The Vic Selective School Test is coming up soon on 18 June 2016! This is the main entrance exam to gain entry into the four selective high schools in Victoria being MacRobertson Girls’ High School (MacRob), Melbourne High School (Melb High / Mel High), Suzanne Cory and Nossal.
There are two writing tests (creative writing and persuasive writing) and together they make up one-third of the exam (1/3). The thing with writing tests is that if there is a deficiency or weak areas in your writing, this will show - especially in a time limit. In the persuasive and creative writing tasks, there’s no where to hide - unlike the four multiple choice tests. Furthermore, it’s not equally weighted. If you get average in the writing tests and above average in all 4 other multiple choice tests, you’re still unlikely to get a spot. The school wants above average scorers all round.
If you’re doing another selective school or scholarship test, chances are you’ll have one written expression test and if may be creative writing, discussion writing or argumentative writing.
To help you do better and not lose out on marks for the writing component of the test - here are three easy mistakes that you can try to avoid in the real exam (these are mistakes that I see a lot of during preparation!):
Mistake #1 - Avoid Telling the Story, but instead Show!
The A+ scorers ‘show’ in their story, they hardly ‘tell’. For example, “Xiao went to the beach to meet Bruce” is a telling sentence. A showing sentence could be “Twitching his fingers and twiddling his thumbs, Xiao shuffled through the burning sand towards Bruce, who was waiting eagerly for him at the water’s edge”. The difference? The ‘feeling’ aka tone or atmosphere. With the ‘showing’ sentence, not only do you know that Xiao met Bruce, but… he was nervous. You could pretty much picture Xiao meeting Bruce in your head, but with the ‘telling’ sentence, you don’t get any of that. Want to score well in your creative writing and stand out from the rest? Then avoid telling and learn how to show!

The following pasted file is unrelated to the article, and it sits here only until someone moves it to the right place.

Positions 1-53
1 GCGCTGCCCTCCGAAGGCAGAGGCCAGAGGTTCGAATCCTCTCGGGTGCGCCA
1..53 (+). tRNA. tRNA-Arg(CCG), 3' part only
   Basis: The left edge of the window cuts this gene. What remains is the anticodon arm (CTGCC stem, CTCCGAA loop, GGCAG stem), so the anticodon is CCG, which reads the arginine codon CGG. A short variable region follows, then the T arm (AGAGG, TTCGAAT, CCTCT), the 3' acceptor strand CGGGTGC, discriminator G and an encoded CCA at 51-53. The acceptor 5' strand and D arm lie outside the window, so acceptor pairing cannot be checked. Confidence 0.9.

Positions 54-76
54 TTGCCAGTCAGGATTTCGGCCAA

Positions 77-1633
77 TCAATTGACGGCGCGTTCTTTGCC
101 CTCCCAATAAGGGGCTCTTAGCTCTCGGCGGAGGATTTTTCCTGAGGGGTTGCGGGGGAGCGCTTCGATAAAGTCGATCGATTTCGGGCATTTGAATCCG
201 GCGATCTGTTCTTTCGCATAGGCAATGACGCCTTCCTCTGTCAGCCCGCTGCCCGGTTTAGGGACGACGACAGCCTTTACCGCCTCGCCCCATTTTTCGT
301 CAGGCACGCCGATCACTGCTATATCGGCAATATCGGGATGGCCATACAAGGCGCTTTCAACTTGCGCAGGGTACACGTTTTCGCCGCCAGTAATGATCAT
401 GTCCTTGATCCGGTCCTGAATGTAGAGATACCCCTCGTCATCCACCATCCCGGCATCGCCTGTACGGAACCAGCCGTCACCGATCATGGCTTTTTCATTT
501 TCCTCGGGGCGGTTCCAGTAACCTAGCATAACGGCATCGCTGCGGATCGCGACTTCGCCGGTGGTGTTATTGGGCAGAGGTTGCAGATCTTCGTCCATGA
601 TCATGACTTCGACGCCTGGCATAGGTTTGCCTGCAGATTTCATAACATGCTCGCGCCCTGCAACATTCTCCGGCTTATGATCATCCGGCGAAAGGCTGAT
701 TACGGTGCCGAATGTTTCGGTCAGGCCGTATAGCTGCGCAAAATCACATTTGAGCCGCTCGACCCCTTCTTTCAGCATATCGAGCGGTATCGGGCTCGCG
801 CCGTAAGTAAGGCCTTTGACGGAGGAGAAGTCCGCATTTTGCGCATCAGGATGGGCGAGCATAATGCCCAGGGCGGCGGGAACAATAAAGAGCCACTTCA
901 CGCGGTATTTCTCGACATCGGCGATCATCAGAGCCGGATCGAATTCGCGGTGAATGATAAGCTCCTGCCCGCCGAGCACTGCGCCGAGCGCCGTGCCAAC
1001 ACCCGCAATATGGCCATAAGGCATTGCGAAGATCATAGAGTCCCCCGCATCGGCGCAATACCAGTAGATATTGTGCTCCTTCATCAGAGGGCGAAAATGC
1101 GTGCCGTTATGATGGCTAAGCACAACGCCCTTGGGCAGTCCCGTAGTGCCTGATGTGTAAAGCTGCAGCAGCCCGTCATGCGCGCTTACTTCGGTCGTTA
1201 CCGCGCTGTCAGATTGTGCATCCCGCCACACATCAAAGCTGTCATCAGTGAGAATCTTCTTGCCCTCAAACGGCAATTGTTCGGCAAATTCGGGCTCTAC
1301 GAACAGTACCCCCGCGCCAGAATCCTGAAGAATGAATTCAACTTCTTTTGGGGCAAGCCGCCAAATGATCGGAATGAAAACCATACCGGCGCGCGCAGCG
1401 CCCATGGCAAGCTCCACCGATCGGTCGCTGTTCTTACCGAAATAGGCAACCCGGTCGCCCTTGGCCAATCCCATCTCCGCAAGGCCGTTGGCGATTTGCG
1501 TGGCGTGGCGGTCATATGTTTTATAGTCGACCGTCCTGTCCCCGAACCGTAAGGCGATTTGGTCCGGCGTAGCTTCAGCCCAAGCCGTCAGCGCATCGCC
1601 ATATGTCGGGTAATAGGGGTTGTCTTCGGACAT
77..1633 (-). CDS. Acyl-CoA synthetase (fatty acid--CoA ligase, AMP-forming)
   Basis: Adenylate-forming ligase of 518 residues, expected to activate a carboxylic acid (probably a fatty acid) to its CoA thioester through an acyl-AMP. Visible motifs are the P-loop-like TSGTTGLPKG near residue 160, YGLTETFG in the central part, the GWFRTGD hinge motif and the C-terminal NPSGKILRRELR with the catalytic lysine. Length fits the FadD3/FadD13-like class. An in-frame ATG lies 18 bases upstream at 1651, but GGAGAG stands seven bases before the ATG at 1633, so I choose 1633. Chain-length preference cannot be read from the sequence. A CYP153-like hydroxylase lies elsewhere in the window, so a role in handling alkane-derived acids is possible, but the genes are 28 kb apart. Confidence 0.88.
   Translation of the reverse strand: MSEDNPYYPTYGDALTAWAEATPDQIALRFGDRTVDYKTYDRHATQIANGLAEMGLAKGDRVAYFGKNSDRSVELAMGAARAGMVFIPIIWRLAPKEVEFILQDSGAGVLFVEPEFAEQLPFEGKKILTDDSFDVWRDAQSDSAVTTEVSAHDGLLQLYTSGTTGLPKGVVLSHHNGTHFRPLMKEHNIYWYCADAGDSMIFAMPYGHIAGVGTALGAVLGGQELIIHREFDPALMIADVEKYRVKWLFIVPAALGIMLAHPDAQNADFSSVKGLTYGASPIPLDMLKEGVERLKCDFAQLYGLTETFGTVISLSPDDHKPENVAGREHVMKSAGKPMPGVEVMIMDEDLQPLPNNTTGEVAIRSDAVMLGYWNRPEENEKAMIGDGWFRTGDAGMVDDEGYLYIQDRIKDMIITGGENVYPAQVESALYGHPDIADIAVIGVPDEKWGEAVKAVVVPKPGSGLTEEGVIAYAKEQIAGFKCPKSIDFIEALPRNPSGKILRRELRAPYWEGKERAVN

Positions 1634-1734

Mistake #2 - Don’t Misinterpret the Question.
This is a common problem in persuasive writing / argumentative writing. Let’s say that a question that asks you to write an argumentative writing piece on “Global laws should be in place to prevent whaling”. Most often a student would then write arguments on why “Whaling is bad”. But…these are two different things. The first is whether or not a global law is the right thing to address whaling, and the second thing is whether or not whaling is a bad practice. Our mind often links up law with doing the right thing and so most people thing ahh, this is asking me about to write about whaling being bad’. Wrong! it’s asking you to write about a global law. Even if you’ve written a fantastic piece, if you’ve written it on the ‘wrong’ topic due to misinterpreting the question - it’s the surefire way to lose marks!
Mistake #3 - Avoid too many Events and/or Activities in A Single Paragraph.
Have you ever ordered a coffee? Well… imagine if the person making your coffee decided you might enjoy a hybrid instead like a coffee that includes a green smoothie, ice cubes and to top it off, ice cream and a marshmellow. It would be horrid (although, consumed individually, those things would be ok).
The result is similar when students put too many events/activities in one paragraph. It’s confusing and the quality of what’s expected goes down. The paragraph then becomes just a concoction of a number of different things, but it’s not one or another. Sometimes, a coffee should just be a coffee. And a paragraph should just contain one main event that’s build upon and developed.
I hope you’ve enjoyed these insights and remember - these are things that many people do in the exam, if you avoid them, you’ll be able to gain yourself some extra points!
Want an easy way to improve? Join Exam Success’ Writing Club and boost your test scores for selective school, scholarship tests and IELTS.
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